2. As the student becomes more practiced with the notetaking structure, the model notes can be phased out. For example, fewer supporting details can be included, so that the student gains experience filling in the information in without a perfect model. As you phase the instruction, continue pausing to provide prompts or ask questions (e.g., How could I write that in my notes? I don’t want to include all of the details, how might we shorten this for our notes?)
  3. As the students learn the skill, it is important to provide informal feedback throughout the class lecture and to meet with the student to review their notes and provide more specific feedback. It can also be helpful to ask questions about the process and any confusion they experienced. Encourage the student to correct any issues you find in their notes.

  • Start small. Pick a topic or lecture that is relatively simple and follows a clear structure for the first days of intervention. This will set the students up for success with the new technique.
  • Remember to continue providing praise for effort with this strategy, continued practice, and whenever possible success learning a new skills.
  • Notetaking can be very difficult for some children and adolescents, particularly those with ADHD. Further, this skill may be a new expectation for many transition age students. Validate this experience or challenge when appropriate and encourage continued practice.
  • Over time, the student should take on more independence and demonstrate greater skill with their notetaking. Make sure to provide supports that are meeting the student where they are, while also encouraging them to challenge themselves.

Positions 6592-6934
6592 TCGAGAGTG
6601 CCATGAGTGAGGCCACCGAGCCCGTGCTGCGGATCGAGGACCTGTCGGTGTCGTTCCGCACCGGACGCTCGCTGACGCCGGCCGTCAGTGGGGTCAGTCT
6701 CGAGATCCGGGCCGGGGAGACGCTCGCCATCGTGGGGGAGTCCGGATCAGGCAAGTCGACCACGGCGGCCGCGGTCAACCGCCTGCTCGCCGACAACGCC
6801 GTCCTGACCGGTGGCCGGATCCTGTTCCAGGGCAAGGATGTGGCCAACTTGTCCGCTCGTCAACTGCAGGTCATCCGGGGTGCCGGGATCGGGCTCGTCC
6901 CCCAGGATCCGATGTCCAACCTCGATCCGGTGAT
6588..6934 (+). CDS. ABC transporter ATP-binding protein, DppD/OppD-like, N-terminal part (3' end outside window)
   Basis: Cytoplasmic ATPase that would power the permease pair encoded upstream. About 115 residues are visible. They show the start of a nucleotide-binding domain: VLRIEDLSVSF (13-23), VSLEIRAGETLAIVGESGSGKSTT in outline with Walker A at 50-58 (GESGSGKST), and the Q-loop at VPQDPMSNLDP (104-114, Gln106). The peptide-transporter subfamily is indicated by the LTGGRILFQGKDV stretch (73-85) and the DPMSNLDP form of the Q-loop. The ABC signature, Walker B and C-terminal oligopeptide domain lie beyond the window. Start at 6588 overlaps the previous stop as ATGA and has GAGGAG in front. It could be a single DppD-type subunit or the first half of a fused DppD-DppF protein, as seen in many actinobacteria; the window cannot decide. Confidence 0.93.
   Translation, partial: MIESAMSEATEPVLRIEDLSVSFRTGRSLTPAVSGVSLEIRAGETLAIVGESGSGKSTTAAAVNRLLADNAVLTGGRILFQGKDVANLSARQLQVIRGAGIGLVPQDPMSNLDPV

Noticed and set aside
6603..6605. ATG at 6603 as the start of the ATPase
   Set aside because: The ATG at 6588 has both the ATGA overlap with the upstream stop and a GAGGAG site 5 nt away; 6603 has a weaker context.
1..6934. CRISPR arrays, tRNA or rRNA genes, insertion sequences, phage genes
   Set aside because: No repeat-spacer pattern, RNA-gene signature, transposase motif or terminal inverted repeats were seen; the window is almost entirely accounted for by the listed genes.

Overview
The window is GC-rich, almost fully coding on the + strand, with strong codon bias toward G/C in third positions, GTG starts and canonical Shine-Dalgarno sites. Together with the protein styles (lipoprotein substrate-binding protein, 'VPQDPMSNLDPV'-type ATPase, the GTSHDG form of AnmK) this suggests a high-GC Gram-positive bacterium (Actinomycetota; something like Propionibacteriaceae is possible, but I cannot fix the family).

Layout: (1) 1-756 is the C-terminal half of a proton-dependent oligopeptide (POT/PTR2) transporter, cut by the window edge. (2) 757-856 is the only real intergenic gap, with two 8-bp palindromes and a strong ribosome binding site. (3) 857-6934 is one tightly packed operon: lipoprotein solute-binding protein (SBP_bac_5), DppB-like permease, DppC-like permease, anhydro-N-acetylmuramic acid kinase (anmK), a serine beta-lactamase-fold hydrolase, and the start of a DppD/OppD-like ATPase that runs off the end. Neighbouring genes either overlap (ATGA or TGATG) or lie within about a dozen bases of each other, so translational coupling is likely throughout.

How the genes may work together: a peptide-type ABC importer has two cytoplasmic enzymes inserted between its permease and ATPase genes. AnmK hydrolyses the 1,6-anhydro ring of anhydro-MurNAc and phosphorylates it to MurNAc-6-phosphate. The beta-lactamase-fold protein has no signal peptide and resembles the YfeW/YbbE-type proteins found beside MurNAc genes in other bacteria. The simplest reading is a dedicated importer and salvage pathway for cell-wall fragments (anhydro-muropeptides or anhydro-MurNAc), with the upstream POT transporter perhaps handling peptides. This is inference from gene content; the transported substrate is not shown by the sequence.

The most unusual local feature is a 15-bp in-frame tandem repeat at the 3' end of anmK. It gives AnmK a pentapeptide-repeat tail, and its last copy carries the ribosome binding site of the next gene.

• Once students are able to independently take notes, continue to provide feedback to the student regarding the completion and accuracy of their notes.
  • Notetaking intervention can help students’ organization of their academic content, but it can also be beneficial for engagement and reduction of disruptive behaviors. To successfully use strong notetaking techniques, the student must be in their seat, attending to the material, reducing the likelihood of disruptive behaviors.
  • Students should not be provided with their own copy of the notes as this reduces the likelihood of compliance and may distract them from the information being covered in the moment (e.g., flipping ahead, doodling).
  • If you need help implementing or evaluating this intervention, it may be helpful to seek out consultation from your school mental health professional or intervention team leader.

There are currently no studies evaluating the effectiveness of notetaking interventions for students identified by teachers due to academic or behavioral concerns. However, notetaking training strategies have been shown to improve student notetaking ability and recall of information when used in a whole-class context.

Intervention Scorecard

This intervention is recommended for the following presenting problems.

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Other suitable presenting problems